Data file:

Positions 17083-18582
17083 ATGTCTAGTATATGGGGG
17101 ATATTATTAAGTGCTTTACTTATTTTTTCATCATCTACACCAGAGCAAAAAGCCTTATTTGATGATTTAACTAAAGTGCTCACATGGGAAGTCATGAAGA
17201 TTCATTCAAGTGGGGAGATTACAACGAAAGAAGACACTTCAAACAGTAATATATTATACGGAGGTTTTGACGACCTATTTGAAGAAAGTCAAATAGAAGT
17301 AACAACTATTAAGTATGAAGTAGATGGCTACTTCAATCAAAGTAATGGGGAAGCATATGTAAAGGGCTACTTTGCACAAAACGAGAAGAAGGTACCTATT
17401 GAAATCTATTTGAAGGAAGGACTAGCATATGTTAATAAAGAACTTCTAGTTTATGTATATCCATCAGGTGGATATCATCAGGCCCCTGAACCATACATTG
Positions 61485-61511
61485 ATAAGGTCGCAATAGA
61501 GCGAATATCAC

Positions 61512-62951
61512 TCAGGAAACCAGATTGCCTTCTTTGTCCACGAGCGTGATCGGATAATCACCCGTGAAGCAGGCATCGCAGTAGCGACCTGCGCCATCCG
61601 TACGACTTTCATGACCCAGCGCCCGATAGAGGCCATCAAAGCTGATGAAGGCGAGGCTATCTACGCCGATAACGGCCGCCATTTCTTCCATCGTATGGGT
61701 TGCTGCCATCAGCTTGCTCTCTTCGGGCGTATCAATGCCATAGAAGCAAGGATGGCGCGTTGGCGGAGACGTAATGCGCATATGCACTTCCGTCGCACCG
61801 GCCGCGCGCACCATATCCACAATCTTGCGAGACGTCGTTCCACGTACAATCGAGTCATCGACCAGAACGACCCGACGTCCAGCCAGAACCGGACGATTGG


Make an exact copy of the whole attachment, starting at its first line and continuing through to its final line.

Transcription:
Positions 17083-18582
17083 ATGTCTAGTATATGGGGG
17101 ATATTATTAAGTGCTTTACTTATTTTTTCATCATCTACACCAGAGCAAAAAGCCTTATTTGATGATTTAACTAAAGTGCTCACATGGGAAGTCATGAAGA
17201 TTCATTCAAGTGGGGAGATTACAACGAAAGAAGACACTTCAAACAGTAATATATTATACGGAGGTTTTGACGACCTATTTGAAGAAAGTCAAATAGAAGT
17301 AACAACTATTAAGTATGAAGTAGATGGCTACTTCAATCAAAGTAATGGGGAAGCATATGTAAAGGGCTACTTTGCACAAAACGAGAAGAAGGTACCTATT
17401 GAAATCTATTTGAAGGAAGGACTAGCATATGTTAATAAAGAACTTCTAGTTTATGTATATCCATCAGGTGGATATCATCAGGCCCCTGAACCATACATTG
Positions 61485-61511
61485 ATAAGGTCGCAATAGA
61501 GCGAATATCAC

Positions 61512-62951
61512 TCAGGAAACCAGATTGCCTTCTTTGTCCACGAGCGTGATCGGATAATCACCCGTGAAGCAGGCATCGCAGTAGCGACCTGCGCCATCCG
61601 TACGACTTTCATGACCCAGCGCCCGATAGAGGCCATCAAAGCTGATGAAGGCGAGGCTATCTACGCCGATAACGGCCGCCATTTCTTCCATCGTATGGGT
61701 TGCTGCCATCAGCTTGCTCTCTTCGGGCGTATCAATGCCATAGAAGCAAGGATGGCGCGTTGGCGGAGACGTAATGCGCATATGCACTTCCGTCGCACCG
61801 GCCGCGCGCACCATATCCACAATCTTGCGAGACGTCGTTCCACGTACAATCGAGTCATCGACCAGAACGACCCGACGTCCAGCCAGAACCGGACGATTGG